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By: Dr. Augustine Fou Wednesday, April 23rd, 2014 news No Comments

Moore’s Law Gives Way to Bezos’ Law


Cloud providers Google, AmazonWeb Services (AWS) and Microsoft are doing some spring-cleaning, and it’s out with the old, in with the new when it comes to pricing services. The latest cuts make it clear there’s a new business model driving cloud that is every bit as exponential in growth — with order of magnitude improvements to pricing — as Moore’s Law has been to computing.

If you need a refresher, Moore’s Law is “the observation that, over the history of computing hardware, the number of transistors on integrated circuits doubles approximately every two years.” I propose my own version, Bezos’s law. Named for Amazon CEO Jeff Bezos, I define it as the observation that, over the history of cloud, a unit of computing power price is reduced by 50 percent approximately every three years.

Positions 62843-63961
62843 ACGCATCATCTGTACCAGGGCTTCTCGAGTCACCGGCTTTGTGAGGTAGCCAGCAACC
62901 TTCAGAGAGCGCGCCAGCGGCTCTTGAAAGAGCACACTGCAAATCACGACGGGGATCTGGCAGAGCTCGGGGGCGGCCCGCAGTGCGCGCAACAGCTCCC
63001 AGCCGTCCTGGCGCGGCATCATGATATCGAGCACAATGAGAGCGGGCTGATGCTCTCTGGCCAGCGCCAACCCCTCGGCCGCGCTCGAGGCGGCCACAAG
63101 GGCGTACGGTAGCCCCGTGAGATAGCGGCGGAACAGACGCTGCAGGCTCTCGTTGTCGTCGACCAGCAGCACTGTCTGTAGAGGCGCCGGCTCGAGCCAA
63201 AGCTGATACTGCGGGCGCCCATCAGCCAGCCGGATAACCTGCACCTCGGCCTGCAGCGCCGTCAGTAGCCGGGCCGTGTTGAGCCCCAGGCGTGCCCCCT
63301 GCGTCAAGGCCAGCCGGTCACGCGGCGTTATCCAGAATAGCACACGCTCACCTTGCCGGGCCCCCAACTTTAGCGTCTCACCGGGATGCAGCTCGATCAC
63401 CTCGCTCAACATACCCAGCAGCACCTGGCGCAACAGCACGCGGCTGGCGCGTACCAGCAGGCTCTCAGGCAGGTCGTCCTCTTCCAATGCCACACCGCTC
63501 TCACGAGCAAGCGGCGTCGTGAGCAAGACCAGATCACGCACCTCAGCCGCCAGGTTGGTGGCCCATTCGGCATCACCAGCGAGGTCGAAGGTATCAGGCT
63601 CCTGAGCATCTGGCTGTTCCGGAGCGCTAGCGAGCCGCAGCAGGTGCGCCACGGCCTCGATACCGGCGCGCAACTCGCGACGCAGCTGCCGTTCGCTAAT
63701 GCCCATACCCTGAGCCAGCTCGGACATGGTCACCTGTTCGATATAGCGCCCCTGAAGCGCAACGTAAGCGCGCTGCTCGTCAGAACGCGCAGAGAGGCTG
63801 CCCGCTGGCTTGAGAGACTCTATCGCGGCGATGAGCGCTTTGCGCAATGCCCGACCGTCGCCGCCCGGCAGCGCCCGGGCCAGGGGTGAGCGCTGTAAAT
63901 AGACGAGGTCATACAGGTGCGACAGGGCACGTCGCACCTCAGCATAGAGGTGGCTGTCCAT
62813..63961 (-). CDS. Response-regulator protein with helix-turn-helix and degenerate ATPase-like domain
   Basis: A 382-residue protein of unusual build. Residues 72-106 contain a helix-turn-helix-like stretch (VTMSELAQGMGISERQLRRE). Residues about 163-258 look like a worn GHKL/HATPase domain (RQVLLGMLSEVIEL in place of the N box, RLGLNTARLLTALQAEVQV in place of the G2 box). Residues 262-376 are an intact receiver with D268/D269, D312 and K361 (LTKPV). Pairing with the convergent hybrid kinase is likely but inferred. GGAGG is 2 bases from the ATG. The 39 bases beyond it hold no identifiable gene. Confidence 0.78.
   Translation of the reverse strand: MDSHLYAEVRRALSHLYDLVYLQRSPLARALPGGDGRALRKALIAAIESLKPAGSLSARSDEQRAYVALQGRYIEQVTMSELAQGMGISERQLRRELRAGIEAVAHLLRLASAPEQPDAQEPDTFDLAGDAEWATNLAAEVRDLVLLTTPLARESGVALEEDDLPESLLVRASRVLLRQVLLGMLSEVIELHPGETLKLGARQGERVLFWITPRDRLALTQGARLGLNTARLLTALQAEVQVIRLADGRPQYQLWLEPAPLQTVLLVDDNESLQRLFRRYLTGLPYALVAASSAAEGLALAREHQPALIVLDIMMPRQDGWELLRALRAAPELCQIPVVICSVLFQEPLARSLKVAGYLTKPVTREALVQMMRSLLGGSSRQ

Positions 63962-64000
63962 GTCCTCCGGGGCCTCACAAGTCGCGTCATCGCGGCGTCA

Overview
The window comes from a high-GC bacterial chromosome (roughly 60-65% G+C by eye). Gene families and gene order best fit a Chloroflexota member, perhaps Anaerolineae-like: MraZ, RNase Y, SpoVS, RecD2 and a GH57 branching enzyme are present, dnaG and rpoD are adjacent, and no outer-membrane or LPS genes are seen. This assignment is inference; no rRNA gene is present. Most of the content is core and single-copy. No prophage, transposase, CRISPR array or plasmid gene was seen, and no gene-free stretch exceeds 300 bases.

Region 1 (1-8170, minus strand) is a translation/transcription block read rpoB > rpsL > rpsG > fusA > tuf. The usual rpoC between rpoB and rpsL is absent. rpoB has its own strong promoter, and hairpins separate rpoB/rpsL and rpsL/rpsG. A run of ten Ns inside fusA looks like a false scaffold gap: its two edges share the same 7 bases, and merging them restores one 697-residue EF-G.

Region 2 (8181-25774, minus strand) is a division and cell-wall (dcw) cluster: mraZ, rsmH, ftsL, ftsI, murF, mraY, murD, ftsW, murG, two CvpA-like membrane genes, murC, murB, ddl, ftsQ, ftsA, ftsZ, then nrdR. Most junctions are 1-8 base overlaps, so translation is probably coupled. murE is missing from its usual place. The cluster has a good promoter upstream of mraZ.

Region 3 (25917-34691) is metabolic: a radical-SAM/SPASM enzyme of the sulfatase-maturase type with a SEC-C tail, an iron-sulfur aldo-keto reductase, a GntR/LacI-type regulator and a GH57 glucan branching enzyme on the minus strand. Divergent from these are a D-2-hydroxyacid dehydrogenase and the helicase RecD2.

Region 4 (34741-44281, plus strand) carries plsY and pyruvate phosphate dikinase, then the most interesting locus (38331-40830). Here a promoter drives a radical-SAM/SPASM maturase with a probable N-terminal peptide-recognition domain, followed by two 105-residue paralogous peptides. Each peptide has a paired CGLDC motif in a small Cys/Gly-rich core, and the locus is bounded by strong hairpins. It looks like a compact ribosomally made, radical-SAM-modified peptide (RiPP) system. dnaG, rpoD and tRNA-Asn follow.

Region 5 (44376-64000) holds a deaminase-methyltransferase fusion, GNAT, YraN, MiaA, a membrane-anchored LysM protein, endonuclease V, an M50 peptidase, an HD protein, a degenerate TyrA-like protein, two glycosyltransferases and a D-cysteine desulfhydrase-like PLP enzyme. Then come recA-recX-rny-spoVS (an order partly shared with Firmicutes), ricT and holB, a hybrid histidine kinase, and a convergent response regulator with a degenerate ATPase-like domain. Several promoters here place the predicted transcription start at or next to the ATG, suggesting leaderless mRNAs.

I’ll show the math below, but if Bezos’ law reflects reality, the only conclusion is that most enterprises should dump their data centers and move to the public cloud, thus saving money. Some savings occur over time by buying hardware subject to Moore’s Law, plus the fixed cost of maintenance, electrical power, cooling, building and labor to run a data center. In the end, I’ll show how prices are reduced by about 20 percent per year, cutting your bill in half every three years.

How we got here

Google was first to announce “deep” cuts in on-demand instance pricing across the board. To make the point that cloud pricing has been long overdue, Google’s Urs Hölzle showed in March just how much cloud pricing hasn’t followed Moore’s Law: Over the past five years, hardware costs decreased by 20 to 30 percent annually, but public cloud prices fell by just 8 percent annually:

Slide from Urs Hölzle's keynote at Google Cloud Live, March 25, 2014Slide from Urs Hölzle’s keynote at Google Cloud Live, March 25, 2014

Having watched AWS announce, by my count, 43 price cuts during the past eight years, the claim of merely a 6 to 8 percent drop for public cloud seems off. (That would be a 2 percent reduction 43 times to get an 8 percent trend line.)

Nevertheless, applying a Moore’s law approach to capture the rate of change for cloud, one would hold constant the compute unit, while the gains are expressed in terms of lower price. Thus, Bezos’s law is the observation that, over the history of cloud, a unit of computing power price is reduced by X percent approximately every Y years.